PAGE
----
Motorola is continuing its trend of offering up higher quality smartphones for a lower price, and their latest release could be the best deal yet.
At a mere $129 without a contract, the new Moto E is the cheapest of any of its predecessors-- the Moto X ran for around $350 and the Moto G for $179.
Motorola, the company that first introduced the cellphone, has fallen behind some of its competitors in the smartphone era, but it appears the company may now be appealing to a different market.
The release of the Moto X marked the start of what would be an attractive option for those who wanted a better quality smartphone without the high price of some of Motorola’s top competitors. The phone was quickly followed by the Moto G, a more basic option for an even lower price, which became the best-selling smartphone in Motorola history.
It would appear the company’s latest release, the Moto E, combines the ideals of the two phones before it, offering up some basic features with a few luxuries for a fraction of the price for an average smartphone.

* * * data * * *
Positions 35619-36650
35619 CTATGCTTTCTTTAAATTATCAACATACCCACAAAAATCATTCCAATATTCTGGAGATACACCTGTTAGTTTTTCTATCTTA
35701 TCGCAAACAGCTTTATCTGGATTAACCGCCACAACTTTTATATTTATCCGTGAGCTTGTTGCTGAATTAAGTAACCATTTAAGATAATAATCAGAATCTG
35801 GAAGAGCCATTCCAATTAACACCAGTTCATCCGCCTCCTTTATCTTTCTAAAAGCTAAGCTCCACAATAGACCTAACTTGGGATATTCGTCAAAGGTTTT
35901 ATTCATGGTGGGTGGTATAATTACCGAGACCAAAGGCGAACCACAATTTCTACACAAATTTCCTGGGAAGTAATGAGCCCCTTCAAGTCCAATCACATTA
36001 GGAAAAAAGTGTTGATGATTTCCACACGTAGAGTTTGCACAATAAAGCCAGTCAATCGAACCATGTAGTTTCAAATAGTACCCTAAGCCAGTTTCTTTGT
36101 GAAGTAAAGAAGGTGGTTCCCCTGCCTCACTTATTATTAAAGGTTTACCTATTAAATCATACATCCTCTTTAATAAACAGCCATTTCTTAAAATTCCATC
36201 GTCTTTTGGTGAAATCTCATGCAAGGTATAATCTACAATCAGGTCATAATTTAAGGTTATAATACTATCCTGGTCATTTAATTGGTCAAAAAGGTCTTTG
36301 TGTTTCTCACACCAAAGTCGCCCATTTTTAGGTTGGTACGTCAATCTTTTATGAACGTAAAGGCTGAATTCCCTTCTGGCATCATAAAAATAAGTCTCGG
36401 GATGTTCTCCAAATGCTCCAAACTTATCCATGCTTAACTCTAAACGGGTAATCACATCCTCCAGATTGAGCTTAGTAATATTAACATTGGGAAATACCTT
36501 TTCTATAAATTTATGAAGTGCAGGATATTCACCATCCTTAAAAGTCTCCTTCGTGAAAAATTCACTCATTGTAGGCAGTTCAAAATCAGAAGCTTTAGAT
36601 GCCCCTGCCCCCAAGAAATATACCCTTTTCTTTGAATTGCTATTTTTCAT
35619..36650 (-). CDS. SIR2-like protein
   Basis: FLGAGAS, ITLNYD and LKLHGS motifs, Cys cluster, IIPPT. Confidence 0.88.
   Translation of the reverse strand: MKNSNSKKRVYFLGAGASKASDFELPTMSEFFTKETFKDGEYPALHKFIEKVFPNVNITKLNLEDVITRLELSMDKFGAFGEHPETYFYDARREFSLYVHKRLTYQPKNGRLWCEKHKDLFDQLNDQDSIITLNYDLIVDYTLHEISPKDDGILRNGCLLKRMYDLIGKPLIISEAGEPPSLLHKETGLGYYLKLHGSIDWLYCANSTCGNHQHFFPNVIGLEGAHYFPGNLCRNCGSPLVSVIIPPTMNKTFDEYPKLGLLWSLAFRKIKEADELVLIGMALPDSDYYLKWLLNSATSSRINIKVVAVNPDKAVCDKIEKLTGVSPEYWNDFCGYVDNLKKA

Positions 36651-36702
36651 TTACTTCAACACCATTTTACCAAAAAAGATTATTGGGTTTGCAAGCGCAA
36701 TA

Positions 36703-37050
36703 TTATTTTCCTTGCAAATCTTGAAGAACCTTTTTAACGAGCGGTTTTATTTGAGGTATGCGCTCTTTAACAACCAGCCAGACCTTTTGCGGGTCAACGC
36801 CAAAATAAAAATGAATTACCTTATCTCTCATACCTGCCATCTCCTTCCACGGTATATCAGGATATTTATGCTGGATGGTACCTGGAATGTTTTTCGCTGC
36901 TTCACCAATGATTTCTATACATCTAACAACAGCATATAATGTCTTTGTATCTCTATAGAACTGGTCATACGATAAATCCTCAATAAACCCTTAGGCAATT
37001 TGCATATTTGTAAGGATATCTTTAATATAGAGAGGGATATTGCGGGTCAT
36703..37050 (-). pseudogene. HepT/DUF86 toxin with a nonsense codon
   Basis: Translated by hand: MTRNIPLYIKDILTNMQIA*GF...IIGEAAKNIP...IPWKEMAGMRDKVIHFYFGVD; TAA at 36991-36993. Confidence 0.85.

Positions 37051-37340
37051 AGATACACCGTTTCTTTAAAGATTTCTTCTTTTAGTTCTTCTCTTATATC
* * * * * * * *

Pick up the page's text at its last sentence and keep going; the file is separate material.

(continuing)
“We believe it’s time the feature phone era came to an end and that quality smartphones are made accessible and affordable for all,” the company said in a statement.
The phone doesn’t come without compromise, however, with 3G connectivity, a 5-megapixel rear-facing camera, but no front-facing lens, and a 4.3-inch display with 256 pixels per inch that doesn’t quite match the high-res quality featured by some competing smartphones.
Among the phone’s many promising features is a Gorilla Glass screen with a water-resistant splash guard, a long-lasting 1980 mAh battery, and the latest version of the popular mobile platform Android 4.4 KitKat.
It also boats a microSD slot and a built-in FM radio.
The phone appears to be focused on a more global audience, intending to bring the possibility of smartphones to the hands of those who may have not have had the option before.
“The fact is, about 70 percent of mobile phone users in the world are still using feature phones that can’t unlock the full wonder of the mobile Internet,” according to a release from Motorola. “In many cases it’s because they don’t think it’s worth the $337 for a smartphone.”
The global approach sparked during the company’s time with Google, but whether this strategy will continue once Google sells Motorola to Lenovo is unclear.